“There was a point early in development where I saw the trend of the indie-pocalypse looming, and that’s when I decided to build a free-to-play model. I don’t want people to hover their finger over the buy button. I want them to download the game and play it and see how good it is, and I’ll start building a paying customer-base from there. We may be a niche game forever, but as long as the right people know about the niche then we’ll be a healthy game for a very long time.”
As well as trying to tap in to that ‘DIY’ appeal of customisable and collectable miniatures, DiCicco has also taken some cues from popular trading cards games, even down to the use of terms like ‘Deck’, and the card-like presentation of his units in certain screenshots. It’s slightly confusing, but a deliberate design direction that DiCicco thinks will help in the long-run.
“I have been a bit inconsistent in my use of terms, because I talk about Decks and Armies interchangeably in the game. I take a lot of cues from Collectible Card Games – or more accurately, Trading Card Games. Specifically, I like having a thriving trading economy, where the things you collect aren’t just locked forever into your collection. If you spend real money on an item then I think it’s awesome for you to have something fungible in your hands. Somewhere along the way you might decide you’re done with Longsword and you could trade your cards out on the Steam marketplace for anything else on the marketplace. That’s what I’ve learned from TCGs – create something with value and your players will make a mini-game out of it. Trading can be a lot of fun.”
As wonderful and exciting as this all sounds though, we may not be at a point where games like this have instant mass-market appeal. At the time of writing, Longsword’s Kickstarter has 12 days to go and isn’t much over a quarter of the way funded. Is this a dream that will die before it starts? DiCicco is committed regardless.
“If the Kickstarter doesn’t succeed then we’ll get back to business as usual and finish the game anyway. My goal for this Kickstarter was to raise awareness of the project, to bring on early backers who want to be involved, and to provide a funding boost to help push the art creation to new heights. If we fail, which is a distinct possibility, then I’ll try to not feel too sorry for myself and just focus on doing the best job I can with the resources that I have.”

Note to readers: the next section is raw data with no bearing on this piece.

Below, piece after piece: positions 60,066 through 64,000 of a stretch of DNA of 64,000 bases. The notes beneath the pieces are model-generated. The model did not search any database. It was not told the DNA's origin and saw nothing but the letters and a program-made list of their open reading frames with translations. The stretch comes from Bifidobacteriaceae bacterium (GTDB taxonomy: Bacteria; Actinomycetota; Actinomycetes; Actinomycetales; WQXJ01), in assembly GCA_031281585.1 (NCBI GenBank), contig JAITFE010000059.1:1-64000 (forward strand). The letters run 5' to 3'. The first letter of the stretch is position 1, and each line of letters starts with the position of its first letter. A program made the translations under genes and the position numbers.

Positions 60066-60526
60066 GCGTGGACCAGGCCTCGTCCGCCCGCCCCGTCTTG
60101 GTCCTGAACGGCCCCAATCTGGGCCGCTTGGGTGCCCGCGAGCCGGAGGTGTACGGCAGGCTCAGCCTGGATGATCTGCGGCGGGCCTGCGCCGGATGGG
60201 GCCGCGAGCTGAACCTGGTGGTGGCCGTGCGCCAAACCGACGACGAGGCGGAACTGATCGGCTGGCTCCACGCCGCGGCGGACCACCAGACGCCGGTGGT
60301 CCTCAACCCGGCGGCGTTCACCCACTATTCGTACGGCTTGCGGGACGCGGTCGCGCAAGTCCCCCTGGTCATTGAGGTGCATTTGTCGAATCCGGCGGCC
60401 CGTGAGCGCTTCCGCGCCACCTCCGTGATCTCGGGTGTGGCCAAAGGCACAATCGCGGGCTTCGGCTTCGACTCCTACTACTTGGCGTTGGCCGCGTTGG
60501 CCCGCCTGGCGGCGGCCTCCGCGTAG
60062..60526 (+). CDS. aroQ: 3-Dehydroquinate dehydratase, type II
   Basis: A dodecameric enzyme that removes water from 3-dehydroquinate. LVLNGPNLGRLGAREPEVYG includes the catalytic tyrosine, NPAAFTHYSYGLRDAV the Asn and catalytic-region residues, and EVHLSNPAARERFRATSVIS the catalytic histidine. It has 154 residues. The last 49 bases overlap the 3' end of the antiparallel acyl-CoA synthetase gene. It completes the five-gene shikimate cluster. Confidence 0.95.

“That said, I still think we can make our goals. We just have to get the world out there to the right people, to let them know what we’re doing and to show them the serious value on offer here on the Kickstarter.”
Luckily, there will soon be a way for you to go and find out for yourself whether this is the digital table-top solution you’ve been looking for. DiCicco will be releasing a public demo via Steam, which will contain approximately 150 units, spells & other cards, as well as multiplayer support, table-making and sharing. AI skirmishes against a relatively basic AI will also be available, and you will be able to look at the single-player campaign structure. It’s what he calls a “vertical slice”, and will also come with some limited painting features. We expect it up and running sometime next week as DiCicco is just waiting for it to be set up on Valve’s end.
We’ll be trying it out ourselves and will look at a full write-up further down the line, but if you do try it out before then let us know what you think in the comments.
Please always do your research before you consider backing a Kickstarter.